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Easier than learning German? Four myths about the Danish language

Emma Firth
Emma Firth - [email protected]
Easier than learning German? Four myths about the Danish language
Are there any misconceptions about the Danish language? Photo by yasara hansani on Unsplash

So, you want to learn Danish? To help you make sure you know what you're getting into, we've looked into the most common myths about the language and why they're not true.


1. It's interchangeable with the Scandinavian languages

The Danish language can be sold as a kind of "buy one, get two free" offer, and many a learner is lured into Danish class with the promise of travelling across Scandinavia, speaking Danish and being understood by Swedes and Norwegians alike.

Sadly, it's not quite true, despite what Swedish-Danish crime drama The Bridge would have you believe. Even native Danes might end up resorting to English with their neighbours to avoid misunderstandings, as Danish Tiktok and Instagram creator Kelly Louise Killjoy makes fun of here.

Norwegian is more similar to Danish than Swedish, especially in written form where there is a lot of common vocabulary and letters such as the ø, which in Swedish is ö. This is because Norway was a part of the Danish kingdom between the 14th and 19th centuries and everything official had to be written in Danish. However the spoken language does not sound the same. Norwegian is actually closer to Swedish in terms of pronunciation, despite the words being different.

Bilingual conversations can work if both people remember to speak slowly and clearly. But for most English-speaking people still in the process of learning Danish, or who have had little to no exposure of the neighbour languages, it's going to be far easier to stick to English in Norway or Sweden. 

READ ALSO: How good are Danes really at speaking English?

2. It’s one of the hardest languages in the world

Danish, with its plethora of vowels, has a reputation among newcomers to Denmark as being one of the world’s hardest languages to learn. 

However the Foreign Service Institute ranks Danish as a “Category 1” language in terms of the amount of time needed for English speakers to learn it – no different to French, Italian or Spanish, but easier than German and non-European languages.

There are four factors to consider when learning any language, Kasper Boye, Associate Professor at the University of Copenhagen’s Department of Nordic Studies and Linguistics told The Local in 2017.

1. The grammatical or phonological proximity of the language being learned with one’s own.

2. Motivation for learning a new language.

3. Ability or talent for learning a language (known as a sprogøre – literally, ‘ear for language’ in Danish).

4. The amount of work put in to learning.

The thing that makes Danish unusual and therefore more difficult to speak for many, is the number of vowels.

While around 50 percent of the world’s 6-7000 existing languages have five vowels and English has around ten vowels – which is already a lot – Danish has 20 by a conservative analysis and as many as 30 vowels by less conservative analysis, Boye said.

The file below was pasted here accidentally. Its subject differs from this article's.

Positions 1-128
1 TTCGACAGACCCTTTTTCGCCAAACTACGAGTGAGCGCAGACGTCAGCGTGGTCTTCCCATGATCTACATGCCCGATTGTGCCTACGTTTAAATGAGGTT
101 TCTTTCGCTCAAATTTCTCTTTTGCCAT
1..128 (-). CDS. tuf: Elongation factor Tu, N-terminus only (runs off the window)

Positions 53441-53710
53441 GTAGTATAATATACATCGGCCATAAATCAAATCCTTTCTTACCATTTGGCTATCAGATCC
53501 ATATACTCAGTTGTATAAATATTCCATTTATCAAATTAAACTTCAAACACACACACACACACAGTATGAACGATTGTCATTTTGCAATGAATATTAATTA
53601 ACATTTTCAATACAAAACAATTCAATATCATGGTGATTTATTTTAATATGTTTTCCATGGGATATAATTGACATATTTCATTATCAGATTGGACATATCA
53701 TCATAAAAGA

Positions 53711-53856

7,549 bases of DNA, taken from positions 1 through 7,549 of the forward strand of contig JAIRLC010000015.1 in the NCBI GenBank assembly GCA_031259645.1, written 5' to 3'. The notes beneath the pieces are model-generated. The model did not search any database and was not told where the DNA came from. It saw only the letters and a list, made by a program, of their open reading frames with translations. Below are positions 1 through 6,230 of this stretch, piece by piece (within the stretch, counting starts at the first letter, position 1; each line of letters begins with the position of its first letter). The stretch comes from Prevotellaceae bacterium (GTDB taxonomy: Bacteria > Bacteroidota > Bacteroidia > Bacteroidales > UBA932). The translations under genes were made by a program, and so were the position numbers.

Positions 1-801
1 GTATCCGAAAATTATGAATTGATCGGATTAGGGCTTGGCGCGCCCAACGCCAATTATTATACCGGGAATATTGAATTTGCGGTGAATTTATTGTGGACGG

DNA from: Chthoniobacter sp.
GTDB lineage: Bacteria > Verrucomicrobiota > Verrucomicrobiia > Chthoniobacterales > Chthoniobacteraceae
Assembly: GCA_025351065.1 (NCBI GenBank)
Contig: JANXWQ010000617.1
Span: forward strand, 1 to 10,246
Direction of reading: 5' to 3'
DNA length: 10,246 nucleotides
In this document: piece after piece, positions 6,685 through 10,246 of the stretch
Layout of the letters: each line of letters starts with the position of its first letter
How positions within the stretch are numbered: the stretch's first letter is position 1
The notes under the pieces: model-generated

But it doesn't make it impossible to learn, nor the hardest language in the world. It just takes a lot of patience to get to speaking level.

READ ALSO: The seven stages of learning Danish every foreigner goes through


3. Some words are just untranslatable 

We're thinking pålæg, altså, overskud, sympatisk, jo, træls and of course hygge.

But it all depends on how you think about the concept of untranslatable words.

These words don't have a precise one-word English translation, but there are plenty of equivalents in other languages. Swedish mysig and German gemütlich are very similar to hygge for example.

And it's not just the Danish language where some words don't translate directly into English. German for example has its fair share of words that are impossible to translate.

READ ALSO: Seven Danish words that are tough to translate into English

It's also about context. If you say "coffee", Danes might instantly think Americano, Italians will think espresso, and Brits might think coffee with milk. If you say "city", the size of population you'd think of will differ depending on the speaker's culture.

The meaning of adjectives like "polite" or "punctual" also differ between speakers and cultures and the same even goes for prepositions: usually means "on" when translated to English, but can also mean "in" and "to" depending on context.

Even the simplest-seeming words mean different things to different people, and different cultural contexts add an extra layer to that. 


4. Danish isn't a beautiful language

In Danish, the words are shortened, the consonants softened and the endings almost swallowed. Then there's the glottal stop, which are words containing stød. This gives rise to the famous expression that Danish sounds like you have a potato is stuck in your throat.

It's true that Danish is not regarded as one of the romance languages like French or Italian, but it does have its own charm.


One is that the Danish language has a lot of words that have multiple meanings, such as “dør.” You can use it to mean “door” or “dies": “Den dør vil ikke åbne” (that door won’t open) versus “personen i filmen dør” (the person in the movie dies).

Then there are some words that are very literal. Brusebad, meaning 'spray bath' for shower; køleskab, meaning 'cooling cupboard' for fridge; flyvemaskine, meaning 'flying machine' for aeroplane; græsslåmaskine, meaning 'grass hitting machine' for lawn mower and sporvognsskinneskidtskraber, meaning 'tram wagon track dirt scraper' for a person who cleans tramway rails.

What's not to love?

READ ALSO: Five tips that make it easier to learn Danish



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